Guess where we were.
This particular afternoon at Expo, Marianne didn’t have to work at the Sunshine Pavilion, so we went for a stroll and, as you know now, came upon the New Zealand pavilion. She had seen the place as it was being constructed, but hadn’t been there since it opened. As we approached, we found the outdoor show about to begin so we hustled over and positioned ourselves right up front against the guard rail. Soon, we were part of a crowd. To their credit, most of the other visitors noticed that Marianne was in a wheelchair and allowed her to have a good view of the show. Only occasionally did we have to tap on a shoulder to invite someone to give way. In every case, they did so graciously.
OK, got the picture? A crowd of Chinese five-foot fours gathered around and behind one American five-foot nine guy and a woman in a wheelchair.
We don’t blend in well.
After their tongue-sticking, spear wiggling, eye-popping, grunting, jumping, if-I-was-the-enemy-I’d-give-up-right-then-and-there show, they agreed to pose for pictures with the crowd and, having seen her obvious enjoyment (remember, she’s the one in the front row…in the wheelchair..with the tall white guy) they invited Marianne to come up to the stage for a group picture. (It’s gratifying to see her treated well in cases like this, especially considering the blatant discrimination she received growing up in the PRC during the Cultural Revolution. (Back to the story interruption; the story will resume presently.) The NZ actors invited her to join them in a group picture, but the rather well-built crowd barrier blocked her way. So, being warriors and all, they simply dismantled it–then and there–using pen knives, fingertips and brute strength. As they were tearing apart their own barricades to allow Marianne-on-wheels to approach, they kept answering her protests (not wanting to be a bother) with the phrase, “No worries, Mate!” At last the gates were down and she rolled in to the stage area for several photographs with the nastiest warriors in town. She was absolutely overjoyed. I think it was a combination of having her picture taken with these handsome men and beautiful women plus the amazing over-the-top personal attention she received from them. It was touching to see her tears of joy. I think I had as much fun watching as she did participating.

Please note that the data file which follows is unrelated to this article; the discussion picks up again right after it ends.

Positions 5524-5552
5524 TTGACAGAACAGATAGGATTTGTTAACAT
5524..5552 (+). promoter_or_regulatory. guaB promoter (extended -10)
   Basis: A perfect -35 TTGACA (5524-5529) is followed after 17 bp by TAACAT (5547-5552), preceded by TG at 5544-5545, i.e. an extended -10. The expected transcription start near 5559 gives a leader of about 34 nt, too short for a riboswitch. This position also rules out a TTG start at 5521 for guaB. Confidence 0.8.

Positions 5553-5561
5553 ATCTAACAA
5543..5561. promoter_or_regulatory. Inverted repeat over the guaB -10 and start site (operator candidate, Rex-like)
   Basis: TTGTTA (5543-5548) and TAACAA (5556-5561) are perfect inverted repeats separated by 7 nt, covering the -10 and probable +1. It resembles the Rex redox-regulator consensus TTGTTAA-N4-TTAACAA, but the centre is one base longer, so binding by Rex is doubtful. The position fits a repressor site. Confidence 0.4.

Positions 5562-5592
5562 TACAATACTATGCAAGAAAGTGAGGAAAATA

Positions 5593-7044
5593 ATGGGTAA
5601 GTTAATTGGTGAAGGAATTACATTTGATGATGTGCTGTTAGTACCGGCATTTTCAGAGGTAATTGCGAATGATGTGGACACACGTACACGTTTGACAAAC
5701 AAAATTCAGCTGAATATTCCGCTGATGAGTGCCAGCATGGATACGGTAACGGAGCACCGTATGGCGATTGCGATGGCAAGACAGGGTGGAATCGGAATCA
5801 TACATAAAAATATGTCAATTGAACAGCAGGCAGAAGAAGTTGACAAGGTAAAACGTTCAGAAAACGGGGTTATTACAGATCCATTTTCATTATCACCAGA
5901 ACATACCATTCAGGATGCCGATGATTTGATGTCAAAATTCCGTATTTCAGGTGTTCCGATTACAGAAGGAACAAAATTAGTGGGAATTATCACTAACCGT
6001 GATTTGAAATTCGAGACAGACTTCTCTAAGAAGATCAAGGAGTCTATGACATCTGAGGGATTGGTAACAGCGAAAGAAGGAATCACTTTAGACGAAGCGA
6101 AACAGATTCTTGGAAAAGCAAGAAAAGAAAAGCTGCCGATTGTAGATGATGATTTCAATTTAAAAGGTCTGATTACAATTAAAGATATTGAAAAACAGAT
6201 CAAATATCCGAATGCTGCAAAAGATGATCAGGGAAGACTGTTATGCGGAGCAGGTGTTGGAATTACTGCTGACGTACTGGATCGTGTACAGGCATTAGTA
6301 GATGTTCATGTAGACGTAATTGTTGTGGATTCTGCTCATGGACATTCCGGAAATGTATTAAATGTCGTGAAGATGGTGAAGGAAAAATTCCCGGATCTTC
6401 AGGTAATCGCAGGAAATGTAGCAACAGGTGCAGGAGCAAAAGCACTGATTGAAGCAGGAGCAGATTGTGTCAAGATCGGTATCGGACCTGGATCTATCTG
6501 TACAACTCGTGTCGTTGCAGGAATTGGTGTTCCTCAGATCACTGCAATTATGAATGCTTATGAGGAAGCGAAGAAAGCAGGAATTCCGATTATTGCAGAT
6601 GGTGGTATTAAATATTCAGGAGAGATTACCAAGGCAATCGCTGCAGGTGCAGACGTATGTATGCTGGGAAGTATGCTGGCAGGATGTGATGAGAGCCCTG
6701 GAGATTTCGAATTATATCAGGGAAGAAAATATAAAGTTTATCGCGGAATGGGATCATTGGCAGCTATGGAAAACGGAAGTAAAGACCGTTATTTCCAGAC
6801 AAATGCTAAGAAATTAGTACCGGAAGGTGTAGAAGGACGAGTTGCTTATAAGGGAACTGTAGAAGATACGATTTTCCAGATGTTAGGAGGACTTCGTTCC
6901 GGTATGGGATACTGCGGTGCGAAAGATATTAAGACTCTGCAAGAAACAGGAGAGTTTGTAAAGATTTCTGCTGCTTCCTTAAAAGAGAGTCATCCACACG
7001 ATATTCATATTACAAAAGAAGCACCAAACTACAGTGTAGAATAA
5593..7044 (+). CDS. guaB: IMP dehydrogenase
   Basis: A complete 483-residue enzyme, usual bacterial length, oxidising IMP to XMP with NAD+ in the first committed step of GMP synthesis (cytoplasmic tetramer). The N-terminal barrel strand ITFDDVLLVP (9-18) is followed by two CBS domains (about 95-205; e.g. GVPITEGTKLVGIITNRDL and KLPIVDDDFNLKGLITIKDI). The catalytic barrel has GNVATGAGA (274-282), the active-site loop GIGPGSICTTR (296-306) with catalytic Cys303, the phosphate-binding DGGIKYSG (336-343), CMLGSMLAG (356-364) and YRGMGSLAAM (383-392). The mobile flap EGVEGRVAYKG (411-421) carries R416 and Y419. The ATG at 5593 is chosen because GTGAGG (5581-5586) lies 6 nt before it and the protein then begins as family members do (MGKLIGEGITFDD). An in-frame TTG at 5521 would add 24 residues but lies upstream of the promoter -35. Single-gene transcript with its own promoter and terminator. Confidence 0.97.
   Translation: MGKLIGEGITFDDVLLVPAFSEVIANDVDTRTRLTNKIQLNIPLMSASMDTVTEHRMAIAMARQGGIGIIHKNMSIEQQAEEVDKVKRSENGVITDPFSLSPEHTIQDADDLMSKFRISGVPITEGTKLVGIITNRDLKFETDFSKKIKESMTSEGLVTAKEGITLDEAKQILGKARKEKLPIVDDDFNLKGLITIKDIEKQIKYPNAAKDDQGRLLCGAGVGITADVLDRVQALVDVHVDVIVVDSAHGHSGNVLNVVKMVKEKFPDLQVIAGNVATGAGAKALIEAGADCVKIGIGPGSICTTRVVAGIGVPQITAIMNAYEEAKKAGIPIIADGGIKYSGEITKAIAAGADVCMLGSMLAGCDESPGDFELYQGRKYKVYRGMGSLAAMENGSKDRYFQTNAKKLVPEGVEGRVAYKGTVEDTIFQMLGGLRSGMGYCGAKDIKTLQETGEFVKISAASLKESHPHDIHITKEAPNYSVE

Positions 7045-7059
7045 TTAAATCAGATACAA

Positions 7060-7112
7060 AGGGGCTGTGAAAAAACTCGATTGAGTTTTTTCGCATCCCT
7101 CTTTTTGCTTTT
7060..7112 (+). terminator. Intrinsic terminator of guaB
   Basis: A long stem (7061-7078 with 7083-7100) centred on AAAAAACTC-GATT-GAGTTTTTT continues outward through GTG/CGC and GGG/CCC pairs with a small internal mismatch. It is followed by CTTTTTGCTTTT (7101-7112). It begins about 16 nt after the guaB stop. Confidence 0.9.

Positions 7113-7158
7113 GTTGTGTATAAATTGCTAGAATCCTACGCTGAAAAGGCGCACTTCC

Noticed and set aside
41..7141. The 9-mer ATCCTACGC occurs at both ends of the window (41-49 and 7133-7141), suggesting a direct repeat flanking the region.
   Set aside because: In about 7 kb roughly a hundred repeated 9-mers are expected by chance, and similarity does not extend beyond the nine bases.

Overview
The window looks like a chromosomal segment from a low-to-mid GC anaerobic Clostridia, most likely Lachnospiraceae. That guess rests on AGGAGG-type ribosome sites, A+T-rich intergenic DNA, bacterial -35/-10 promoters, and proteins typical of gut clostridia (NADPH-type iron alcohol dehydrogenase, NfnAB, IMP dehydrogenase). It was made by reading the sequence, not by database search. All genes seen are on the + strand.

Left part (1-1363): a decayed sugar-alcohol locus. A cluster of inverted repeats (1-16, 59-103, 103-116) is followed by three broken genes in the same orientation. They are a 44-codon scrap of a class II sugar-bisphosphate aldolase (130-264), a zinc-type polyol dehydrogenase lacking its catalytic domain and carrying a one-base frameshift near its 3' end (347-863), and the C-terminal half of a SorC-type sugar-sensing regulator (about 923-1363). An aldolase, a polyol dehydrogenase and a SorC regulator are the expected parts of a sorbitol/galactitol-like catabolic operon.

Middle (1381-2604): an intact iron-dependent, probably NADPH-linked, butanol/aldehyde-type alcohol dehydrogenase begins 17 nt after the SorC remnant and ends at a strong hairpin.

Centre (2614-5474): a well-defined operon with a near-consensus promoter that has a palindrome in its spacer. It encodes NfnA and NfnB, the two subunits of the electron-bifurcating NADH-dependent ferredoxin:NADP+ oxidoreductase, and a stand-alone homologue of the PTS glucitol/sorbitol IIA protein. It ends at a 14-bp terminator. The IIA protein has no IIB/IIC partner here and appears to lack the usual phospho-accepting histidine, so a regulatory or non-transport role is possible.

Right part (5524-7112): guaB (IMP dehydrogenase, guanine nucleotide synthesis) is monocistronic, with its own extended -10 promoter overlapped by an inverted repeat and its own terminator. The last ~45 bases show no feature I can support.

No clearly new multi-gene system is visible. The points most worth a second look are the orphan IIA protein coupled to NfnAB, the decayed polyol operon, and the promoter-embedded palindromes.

Since that time we have adopted the catch phrase, “No worries, Mate!” as our own. It signals our shared confidence in the future under God’s protection, come what may, as well as our happiness at meeting some challenges in our daily lives, often having to do with accessibility. Which brings us back to Xi’an and the train station.